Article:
Repairing Small Dents and Dings
Repair small dents and "dings" can be a relatively easy job. Save time and money by repairing them yourself. You will learn something and not have to depend on body shops for these small but necessary repairs. Doing these repairs yourself can give you a lot of satisfaction; plus your car, truck, van or SUV will always look great.
Caution: do not drink alcohol, smoke, or wear clothing like a necktie that could become entangled in moving parts. Beware of hot surfaces, sharp objects, and potentially harmful or poisonous materials in the work area. Always wear a dust mask, safety glasses, and latex gloves when working.
Make sure you have all of the supplies and tools you will need before beginning work.
Remove any parts from your vehicle that might inhibit access, including door trim panels, mirrors, inner fender shields, etc.
Use a dual-action sander with coarse-grit paper, or grinding disc, or a drill with a wire wheel drill bit to remove any surface rust.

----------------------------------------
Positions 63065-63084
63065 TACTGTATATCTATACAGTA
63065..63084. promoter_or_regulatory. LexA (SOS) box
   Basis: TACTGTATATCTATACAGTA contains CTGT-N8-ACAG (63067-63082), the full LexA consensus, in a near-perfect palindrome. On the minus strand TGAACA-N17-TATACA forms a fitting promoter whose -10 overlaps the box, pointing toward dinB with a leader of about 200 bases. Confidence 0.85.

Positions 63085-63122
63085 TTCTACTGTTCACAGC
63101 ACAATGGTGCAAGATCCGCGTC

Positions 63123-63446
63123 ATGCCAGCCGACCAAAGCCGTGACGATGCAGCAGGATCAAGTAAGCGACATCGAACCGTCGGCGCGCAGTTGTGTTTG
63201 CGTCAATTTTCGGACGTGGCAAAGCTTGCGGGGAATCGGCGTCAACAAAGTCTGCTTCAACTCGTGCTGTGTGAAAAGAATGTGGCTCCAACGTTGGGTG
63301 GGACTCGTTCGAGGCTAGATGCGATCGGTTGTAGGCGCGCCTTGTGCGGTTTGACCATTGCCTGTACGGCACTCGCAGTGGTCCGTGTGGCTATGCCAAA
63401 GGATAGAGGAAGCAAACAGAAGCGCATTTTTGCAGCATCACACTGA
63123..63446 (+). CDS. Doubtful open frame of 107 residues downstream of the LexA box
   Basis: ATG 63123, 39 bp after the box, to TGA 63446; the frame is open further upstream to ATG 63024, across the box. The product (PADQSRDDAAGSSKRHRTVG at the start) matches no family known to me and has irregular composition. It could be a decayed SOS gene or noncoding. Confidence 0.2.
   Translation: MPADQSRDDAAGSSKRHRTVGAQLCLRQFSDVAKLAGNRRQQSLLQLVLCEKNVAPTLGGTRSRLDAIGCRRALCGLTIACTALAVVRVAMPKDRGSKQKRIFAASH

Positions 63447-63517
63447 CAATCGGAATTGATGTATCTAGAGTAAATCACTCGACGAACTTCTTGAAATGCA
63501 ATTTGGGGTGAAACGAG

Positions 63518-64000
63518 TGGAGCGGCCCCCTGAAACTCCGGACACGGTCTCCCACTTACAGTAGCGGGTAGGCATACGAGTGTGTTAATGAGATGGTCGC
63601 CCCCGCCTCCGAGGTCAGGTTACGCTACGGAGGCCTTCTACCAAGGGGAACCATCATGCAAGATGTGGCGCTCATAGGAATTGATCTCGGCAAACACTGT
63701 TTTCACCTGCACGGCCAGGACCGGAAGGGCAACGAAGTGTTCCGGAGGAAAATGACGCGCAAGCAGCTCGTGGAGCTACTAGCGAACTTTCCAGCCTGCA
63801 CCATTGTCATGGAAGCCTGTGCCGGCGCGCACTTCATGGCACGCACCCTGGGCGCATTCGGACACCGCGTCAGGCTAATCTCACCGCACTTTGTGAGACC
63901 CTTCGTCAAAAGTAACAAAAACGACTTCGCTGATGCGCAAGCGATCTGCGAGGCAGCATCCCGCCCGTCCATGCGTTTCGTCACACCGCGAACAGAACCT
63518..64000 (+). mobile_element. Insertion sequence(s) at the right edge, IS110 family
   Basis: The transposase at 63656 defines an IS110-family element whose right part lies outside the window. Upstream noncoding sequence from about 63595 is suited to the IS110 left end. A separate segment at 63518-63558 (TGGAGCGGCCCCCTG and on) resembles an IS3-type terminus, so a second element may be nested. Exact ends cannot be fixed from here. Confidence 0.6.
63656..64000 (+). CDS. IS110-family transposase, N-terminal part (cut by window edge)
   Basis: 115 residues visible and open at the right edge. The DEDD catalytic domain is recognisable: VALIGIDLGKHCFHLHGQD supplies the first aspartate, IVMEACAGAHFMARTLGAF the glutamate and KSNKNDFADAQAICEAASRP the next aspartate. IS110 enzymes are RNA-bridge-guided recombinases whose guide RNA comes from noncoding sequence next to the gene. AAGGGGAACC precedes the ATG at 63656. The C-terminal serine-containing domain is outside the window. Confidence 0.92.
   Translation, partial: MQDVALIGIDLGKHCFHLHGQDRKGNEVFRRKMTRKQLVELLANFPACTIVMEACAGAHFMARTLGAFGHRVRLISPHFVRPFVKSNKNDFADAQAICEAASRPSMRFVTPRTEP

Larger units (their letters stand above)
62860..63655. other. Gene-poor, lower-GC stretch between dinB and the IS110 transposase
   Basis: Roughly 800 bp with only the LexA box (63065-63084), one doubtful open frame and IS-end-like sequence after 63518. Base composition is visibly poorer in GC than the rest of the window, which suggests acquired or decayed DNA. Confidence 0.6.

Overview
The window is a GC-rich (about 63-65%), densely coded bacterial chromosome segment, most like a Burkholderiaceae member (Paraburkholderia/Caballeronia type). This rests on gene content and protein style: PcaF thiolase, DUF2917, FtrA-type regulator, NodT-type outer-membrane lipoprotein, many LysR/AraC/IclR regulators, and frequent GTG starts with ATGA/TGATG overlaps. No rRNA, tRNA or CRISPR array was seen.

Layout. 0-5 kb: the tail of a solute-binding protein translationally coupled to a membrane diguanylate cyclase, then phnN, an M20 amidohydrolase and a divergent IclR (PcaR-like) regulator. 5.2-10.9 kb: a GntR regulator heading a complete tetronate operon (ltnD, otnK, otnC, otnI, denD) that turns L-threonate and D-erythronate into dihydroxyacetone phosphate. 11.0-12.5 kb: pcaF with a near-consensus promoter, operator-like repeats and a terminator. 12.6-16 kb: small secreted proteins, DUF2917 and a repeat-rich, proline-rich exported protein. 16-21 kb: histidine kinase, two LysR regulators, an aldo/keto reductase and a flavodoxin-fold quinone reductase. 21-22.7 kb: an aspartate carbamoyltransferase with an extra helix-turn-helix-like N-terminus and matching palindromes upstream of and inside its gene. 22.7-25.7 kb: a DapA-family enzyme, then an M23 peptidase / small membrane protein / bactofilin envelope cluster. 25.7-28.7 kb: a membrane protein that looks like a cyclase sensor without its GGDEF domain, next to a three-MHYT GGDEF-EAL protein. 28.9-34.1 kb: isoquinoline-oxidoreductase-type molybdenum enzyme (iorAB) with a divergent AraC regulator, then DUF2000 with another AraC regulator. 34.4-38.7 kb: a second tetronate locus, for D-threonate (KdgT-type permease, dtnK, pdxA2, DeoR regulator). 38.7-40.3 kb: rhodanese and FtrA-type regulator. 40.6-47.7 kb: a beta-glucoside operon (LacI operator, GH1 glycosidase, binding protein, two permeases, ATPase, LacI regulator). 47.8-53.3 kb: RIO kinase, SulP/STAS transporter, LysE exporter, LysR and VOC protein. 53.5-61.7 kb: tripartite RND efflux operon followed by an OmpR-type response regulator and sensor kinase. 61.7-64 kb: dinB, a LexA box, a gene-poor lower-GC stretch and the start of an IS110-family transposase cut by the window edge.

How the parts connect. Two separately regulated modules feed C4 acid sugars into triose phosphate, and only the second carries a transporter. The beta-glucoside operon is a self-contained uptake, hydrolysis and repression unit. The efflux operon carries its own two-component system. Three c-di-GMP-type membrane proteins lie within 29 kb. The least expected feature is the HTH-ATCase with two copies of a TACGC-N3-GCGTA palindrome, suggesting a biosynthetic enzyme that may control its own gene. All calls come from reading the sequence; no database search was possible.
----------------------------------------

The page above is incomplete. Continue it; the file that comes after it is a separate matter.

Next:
For dents less than one-eighth of an inch deep, strip and sand the paint surrounding the dent. After removing the paint, apply body filler or spot putty to the area. Following the contour of your vehicle, apply body filler in thin even coats.
After the filler hardens, rough-sand the area use a sanding block with 80-grit sandpaper, again following the contours of the vehicle. If more body filler is needed, repeat the previous step, if necessary. Finish-sand with 180-grit sandpaper.
Access bigger dents from the backside. Using a hammer and dolly, reshape them to original contour. (Note: Body hammers vary in size and shape. Dollies are hand-held pieces of hardened steel that are also available in many sizes and shapes. The contour of the body panel and the nature of the dent will determine which tool you will use.)
Hold the dolly flush against the exterior side of the dent. Tap the interior side of the dent with the hammer until achieving the desired contour. Be sure you allow the dolly to "bounce" so that the metal panel does not stretch.
For dents that are not accessible from the backside, use a slide-hammer dent puller. With the slide hammer, attach the screw onto the center of the dent and softly tap the dent out. (For a large or odd-shaped dent, you may have to do this in a couple of areas.) Remove the screw. Grind off any raised metal around the resultant hole(s).
Fill the hole with spot putty and allow to dry. Sand to flush. Finish-sand with very fine sandpaper (minimum 400 grit).
Now paint over the sanded area with touch-up paint. It is not necessary to prime unless you can see bare metal. Touch-up paint for most vehicles is available in aerosol cans. For larger painting tasks, consult with a professional before you start.